Device offers hope to those on transplant waiting list

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by JIM BERGAMO / KVUE News and Photojournalist KENNETH NULL

khou.com

Posted on October 29, 2013 at 9:01 AM

Updated Tuesday, Oct 29 at 9:01 AM

AUSTIN, Texas -- The wait for transplant patients can be agonizingly long and sometimes even fatal. The problem? Not every donor is a perfect match to the patient.

New technology is hoping to change that and finally solve this difficult medical dilemma. If it works any organ could be suited for any body.

Pat Buchta is a creative services producer at KVUE. He's 43 and healthy, but that certainly wasn't the case a year and a half ago.

"I was just hours away from death," he said.

In 1995 doctors diagnosed Buchta with a rare liver disease.

"Ultimately you just accept your fate. Whatever it's going to be," said Buchta.

After spending years on the transplant list, his kidneys started to fail. Doctors had told him he had about six hours to live when they got a liver his body would accept.

"It is horrifying when you're in that situation. Where you don't know whether you're going to get that organ in time," said Buchta.

The main problem is finding the correct tissue match between donor and recipient.

"The body's natural immune system is geared to reject or to kill cells that are infected by viruses or infectious disease," said CEO of Emergent Technologies Tommy Harlan.

Unfortunately our immune system attacks most donor organs the same way. The ARC Antibody Removal System developed by Austin-based Emergent Technologies may be the answer doctors and transplant patients have been looking for.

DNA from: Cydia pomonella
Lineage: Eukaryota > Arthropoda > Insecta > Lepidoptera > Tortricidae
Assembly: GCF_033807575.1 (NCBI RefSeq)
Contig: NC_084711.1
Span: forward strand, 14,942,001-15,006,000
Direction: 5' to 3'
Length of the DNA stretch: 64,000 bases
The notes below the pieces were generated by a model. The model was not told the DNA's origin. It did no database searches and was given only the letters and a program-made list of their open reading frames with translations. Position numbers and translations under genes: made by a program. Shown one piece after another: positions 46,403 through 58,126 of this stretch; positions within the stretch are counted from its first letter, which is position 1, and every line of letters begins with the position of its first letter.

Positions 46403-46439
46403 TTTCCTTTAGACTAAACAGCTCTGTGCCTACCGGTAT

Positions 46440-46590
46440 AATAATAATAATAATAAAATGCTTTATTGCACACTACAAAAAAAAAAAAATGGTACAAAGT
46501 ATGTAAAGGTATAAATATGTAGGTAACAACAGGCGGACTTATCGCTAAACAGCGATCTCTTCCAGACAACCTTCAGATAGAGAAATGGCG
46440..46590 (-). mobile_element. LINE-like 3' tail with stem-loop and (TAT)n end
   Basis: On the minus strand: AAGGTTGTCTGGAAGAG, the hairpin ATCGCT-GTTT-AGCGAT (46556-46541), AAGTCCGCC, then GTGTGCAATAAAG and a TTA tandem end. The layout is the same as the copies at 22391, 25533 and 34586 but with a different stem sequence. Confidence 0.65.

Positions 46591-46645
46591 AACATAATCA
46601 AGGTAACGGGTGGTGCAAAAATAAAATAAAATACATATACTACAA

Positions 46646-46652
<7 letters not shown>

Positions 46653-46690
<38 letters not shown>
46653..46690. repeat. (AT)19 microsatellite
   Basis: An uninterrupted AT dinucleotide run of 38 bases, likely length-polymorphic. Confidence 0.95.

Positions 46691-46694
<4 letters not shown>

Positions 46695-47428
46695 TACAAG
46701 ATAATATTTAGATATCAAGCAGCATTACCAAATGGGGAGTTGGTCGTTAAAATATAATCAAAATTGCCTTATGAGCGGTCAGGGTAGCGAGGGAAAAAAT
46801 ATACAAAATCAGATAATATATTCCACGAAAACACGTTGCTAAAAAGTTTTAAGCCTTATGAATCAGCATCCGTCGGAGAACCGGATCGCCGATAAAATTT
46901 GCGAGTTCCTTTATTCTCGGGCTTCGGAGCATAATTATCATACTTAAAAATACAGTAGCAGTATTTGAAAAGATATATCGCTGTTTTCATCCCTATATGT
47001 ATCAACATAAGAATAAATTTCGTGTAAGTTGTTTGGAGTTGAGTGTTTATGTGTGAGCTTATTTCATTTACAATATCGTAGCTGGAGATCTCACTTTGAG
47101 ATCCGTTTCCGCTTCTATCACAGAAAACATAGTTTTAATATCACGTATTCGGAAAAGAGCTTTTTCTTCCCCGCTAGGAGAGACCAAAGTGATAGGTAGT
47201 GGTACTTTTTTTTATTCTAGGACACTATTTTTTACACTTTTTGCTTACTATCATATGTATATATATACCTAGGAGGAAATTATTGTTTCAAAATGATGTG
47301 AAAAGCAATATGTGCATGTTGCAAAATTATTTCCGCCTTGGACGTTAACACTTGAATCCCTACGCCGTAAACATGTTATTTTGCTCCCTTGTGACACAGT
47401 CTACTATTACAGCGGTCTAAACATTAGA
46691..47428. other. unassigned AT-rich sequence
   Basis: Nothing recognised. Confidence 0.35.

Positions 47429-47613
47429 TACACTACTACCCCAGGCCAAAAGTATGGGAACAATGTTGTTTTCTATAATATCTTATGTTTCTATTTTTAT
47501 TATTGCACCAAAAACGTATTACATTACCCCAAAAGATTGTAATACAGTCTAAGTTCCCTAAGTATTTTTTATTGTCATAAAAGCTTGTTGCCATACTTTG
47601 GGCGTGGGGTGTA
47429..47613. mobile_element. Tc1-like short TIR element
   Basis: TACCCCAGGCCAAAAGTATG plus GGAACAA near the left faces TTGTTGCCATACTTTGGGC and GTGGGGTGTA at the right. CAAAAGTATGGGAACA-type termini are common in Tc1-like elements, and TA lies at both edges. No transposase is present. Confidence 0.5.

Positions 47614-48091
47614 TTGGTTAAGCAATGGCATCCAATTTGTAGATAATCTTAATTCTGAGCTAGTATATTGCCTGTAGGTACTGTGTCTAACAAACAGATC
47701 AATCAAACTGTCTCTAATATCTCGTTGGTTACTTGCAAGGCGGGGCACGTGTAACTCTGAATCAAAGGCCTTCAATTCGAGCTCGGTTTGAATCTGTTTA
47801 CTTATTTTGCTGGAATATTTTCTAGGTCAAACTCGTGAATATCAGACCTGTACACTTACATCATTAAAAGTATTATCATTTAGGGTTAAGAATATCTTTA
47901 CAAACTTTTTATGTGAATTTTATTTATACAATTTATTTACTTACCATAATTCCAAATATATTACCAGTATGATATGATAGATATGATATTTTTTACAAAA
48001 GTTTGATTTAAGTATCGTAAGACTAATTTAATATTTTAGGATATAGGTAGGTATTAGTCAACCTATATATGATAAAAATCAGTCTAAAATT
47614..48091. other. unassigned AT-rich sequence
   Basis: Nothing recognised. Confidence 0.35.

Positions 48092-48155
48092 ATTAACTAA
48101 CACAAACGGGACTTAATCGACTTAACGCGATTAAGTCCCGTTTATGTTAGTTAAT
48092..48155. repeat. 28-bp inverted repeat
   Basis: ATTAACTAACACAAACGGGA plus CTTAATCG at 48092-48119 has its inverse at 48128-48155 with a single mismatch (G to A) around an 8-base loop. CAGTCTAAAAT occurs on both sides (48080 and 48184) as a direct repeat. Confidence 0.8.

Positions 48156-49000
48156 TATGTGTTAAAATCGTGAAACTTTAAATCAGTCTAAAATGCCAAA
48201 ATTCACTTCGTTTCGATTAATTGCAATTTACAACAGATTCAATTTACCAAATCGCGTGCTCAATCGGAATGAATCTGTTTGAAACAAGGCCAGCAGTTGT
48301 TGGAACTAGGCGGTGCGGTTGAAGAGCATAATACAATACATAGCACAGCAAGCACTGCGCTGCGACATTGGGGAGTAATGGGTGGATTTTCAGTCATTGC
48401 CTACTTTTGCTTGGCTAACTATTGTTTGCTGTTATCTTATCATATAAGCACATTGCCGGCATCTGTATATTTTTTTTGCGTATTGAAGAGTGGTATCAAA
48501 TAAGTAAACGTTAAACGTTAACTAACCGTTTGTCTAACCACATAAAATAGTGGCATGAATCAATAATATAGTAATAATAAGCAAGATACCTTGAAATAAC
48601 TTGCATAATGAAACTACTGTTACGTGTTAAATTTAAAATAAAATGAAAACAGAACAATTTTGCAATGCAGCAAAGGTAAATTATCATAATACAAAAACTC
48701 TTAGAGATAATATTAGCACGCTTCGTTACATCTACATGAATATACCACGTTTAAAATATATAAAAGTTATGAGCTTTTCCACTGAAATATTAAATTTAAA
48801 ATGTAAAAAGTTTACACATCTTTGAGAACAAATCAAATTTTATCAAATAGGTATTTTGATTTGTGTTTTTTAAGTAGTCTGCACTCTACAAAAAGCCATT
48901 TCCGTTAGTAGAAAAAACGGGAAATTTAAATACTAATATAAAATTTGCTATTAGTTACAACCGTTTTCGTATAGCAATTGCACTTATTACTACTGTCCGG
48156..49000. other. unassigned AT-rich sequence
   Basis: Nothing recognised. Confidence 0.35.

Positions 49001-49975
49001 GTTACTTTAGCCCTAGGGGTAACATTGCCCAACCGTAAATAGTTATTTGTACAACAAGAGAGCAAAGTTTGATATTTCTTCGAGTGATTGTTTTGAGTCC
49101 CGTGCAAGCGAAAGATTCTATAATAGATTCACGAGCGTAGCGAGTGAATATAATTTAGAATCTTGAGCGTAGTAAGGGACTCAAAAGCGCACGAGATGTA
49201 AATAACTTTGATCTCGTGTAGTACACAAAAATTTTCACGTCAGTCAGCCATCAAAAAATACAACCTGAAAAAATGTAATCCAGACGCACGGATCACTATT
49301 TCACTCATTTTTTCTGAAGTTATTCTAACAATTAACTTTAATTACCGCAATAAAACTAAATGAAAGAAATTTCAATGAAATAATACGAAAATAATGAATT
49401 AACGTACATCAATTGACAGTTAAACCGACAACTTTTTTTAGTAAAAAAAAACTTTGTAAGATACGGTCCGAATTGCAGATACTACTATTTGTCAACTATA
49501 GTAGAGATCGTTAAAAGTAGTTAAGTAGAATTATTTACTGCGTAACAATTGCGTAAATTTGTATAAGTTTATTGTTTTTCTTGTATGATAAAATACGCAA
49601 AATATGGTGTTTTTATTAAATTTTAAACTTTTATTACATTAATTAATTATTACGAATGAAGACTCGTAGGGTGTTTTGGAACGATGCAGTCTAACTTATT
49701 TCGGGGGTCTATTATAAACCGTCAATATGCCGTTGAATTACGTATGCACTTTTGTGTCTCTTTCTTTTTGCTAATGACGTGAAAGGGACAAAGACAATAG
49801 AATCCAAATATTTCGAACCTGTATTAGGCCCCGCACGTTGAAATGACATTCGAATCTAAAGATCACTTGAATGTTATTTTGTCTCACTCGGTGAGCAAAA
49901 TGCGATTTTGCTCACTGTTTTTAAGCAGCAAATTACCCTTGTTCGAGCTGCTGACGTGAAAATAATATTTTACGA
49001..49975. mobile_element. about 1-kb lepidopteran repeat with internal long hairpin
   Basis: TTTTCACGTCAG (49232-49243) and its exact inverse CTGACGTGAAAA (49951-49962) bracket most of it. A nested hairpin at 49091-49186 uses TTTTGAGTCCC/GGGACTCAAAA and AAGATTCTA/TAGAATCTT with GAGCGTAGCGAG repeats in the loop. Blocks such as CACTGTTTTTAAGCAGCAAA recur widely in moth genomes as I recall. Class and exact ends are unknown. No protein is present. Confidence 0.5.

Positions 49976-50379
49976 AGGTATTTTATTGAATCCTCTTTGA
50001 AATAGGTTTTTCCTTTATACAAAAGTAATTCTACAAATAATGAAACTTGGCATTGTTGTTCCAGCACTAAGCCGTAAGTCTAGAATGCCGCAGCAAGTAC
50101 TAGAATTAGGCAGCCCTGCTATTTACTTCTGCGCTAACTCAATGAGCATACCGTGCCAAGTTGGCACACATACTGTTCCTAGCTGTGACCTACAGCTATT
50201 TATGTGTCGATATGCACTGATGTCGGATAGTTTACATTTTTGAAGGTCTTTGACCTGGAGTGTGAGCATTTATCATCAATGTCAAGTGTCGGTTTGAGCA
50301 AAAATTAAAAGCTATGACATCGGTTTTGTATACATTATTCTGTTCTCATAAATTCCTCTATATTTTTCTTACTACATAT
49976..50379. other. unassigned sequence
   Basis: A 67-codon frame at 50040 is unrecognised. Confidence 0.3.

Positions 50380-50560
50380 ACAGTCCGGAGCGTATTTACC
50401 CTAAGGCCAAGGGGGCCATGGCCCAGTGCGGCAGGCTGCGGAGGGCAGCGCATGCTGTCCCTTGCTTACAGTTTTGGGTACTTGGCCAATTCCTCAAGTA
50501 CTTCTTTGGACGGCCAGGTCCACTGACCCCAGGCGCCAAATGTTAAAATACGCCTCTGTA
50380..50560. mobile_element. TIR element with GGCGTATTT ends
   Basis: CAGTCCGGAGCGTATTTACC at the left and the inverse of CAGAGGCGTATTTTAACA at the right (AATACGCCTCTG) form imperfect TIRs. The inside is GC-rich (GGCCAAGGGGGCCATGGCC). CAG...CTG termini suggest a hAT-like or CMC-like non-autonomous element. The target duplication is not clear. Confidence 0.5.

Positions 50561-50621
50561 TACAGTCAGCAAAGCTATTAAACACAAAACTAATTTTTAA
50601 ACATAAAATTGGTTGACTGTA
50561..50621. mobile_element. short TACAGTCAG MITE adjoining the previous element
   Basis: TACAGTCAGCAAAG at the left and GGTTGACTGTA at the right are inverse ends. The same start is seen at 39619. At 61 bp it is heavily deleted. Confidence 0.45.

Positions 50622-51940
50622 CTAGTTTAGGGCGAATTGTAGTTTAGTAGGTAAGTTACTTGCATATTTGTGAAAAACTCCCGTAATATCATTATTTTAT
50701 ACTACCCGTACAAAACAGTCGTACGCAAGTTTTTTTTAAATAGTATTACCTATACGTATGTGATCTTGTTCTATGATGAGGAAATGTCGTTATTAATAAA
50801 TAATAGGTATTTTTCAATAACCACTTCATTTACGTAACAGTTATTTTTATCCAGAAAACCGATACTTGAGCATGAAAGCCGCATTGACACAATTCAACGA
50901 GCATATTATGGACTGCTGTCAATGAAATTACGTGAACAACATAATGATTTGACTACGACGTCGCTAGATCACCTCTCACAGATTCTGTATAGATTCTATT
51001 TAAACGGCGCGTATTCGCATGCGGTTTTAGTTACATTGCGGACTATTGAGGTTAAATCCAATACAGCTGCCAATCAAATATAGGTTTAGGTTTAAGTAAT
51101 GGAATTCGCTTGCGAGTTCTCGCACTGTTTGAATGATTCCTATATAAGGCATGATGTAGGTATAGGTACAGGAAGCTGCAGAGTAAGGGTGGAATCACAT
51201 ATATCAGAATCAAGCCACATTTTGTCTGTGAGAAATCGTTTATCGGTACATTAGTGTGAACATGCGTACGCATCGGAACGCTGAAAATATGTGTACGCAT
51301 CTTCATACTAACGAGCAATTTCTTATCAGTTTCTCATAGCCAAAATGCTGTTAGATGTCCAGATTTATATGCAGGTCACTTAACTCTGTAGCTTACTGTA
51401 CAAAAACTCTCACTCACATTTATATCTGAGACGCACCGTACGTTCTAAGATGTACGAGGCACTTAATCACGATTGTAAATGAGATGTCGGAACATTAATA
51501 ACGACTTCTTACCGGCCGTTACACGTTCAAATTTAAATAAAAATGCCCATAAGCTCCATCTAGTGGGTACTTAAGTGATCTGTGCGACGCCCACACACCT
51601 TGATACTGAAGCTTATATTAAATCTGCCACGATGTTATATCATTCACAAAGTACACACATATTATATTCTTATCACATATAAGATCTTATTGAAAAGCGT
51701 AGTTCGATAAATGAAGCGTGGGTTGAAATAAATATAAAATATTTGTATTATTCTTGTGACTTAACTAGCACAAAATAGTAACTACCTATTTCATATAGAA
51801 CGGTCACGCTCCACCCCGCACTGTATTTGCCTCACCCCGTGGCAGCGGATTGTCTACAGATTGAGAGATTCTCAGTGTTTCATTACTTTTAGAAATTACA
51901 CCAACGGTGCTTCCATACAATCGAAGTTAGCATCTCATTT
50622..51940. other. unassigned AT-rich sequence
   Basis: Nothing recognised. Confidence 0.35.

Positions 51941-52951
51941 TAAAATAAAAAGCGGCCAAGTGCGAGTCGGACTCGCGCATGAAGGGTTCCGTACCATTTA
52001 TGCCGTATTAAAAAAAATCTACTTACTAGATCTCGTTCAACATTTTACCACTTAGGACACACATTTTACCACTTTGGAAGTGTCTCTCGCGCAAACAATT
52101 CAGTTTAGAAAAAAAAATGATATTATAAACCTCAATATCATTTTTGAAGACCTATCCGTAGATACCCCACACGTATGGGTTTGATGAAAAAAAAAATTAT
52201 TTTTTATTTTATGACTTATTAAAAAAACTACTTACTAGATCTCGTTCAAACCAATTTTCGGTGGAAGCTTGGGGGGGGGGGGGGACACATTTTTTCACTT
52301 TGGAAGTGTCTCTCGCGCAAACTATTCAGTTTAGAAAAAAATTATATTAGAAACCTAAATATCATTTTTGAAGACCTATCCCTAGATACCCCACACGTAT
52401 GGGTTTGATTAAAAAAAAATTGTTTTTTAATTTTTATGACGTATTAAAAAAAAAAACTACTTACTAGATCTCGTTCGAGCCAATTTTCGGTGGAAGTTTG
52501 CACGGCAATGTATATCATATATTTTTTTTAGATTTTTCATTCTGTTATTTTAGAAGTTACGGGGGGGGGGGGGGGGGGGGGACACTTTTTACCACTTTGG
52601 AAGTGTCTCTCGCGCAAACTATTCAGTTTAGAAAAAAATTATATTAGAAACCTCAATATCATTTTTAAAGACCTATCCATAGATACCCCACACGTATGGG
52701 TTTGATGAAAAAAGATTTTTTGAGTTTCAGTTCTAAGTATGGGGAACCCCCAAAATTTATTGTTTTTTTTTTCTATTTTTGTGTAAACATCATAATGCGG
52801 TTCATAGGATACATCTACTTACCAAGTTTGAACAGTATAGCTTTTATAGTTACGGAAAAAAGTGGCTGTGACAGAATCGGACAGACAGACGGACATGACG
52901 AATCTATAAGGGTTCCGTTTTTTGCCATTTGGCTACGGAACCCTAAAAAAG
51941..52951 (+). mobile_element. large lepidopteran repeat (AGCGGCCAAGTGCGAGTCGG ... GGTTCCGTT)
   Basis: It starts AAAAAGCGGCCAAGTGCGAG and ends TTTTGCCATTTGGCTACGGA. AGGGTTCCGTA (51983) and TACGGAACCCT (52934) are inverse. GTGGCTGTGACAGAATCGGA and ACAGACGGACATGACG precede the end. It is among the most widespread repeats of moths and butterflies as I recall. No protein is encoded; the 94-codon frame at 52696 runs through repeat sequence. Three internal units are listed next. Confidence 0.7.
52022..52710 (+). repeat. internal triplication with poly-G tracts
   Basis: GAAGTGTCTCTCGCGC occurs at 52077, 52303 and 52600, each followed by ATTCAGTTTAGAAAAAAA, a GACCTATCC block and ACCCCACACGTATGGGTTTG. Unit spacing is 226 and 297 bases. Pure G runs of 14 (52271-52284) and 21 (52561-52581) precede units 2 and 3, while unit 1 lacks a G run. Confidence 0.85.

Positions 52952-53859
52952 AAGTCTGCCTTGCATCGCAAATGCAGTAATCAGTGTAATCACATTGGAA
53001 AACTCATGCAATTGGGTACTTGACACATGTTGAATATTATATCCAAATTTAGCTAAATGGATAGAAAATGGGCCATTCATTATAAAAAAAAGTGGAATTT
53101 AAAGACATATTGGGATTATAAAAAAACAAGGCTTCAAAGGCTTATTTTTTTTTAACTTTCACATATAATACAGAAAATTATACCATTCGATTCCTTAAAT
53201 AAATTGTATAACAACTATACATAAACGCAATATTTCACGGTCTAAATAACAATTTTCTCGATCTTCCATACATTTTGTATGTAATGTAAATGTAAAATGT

The ARC device can fit in your hand. What makes it so groundbreaking is that as the blood goes through the device, it doesn't eliminate all of the antibodies. It eliminates only those that will prevent a successful transplant. The process is similar to undergoing dialysis.

"The beauty of this device is it's going to [allow] husbands and wives and loved ones who want to donate to donate," said Vice President of Emergent Technologies Dr. Gina Lento, Ph.D. "They're not genetically related so the chance that they do match are a lot lower. Now with this device they can, just as if they were perfectly matched."

Buchta says for patients on the transplant list, the device offers what nothing else can: Hope.

"Just to be given that chance," he said. "Obviously for the health aspects of not having to die, but also for the psychological aspect of just having that chance -- having hope."
 
The device could be available for clinical trial as soon as three years. Learn more about the Any Donor Any Body device here.

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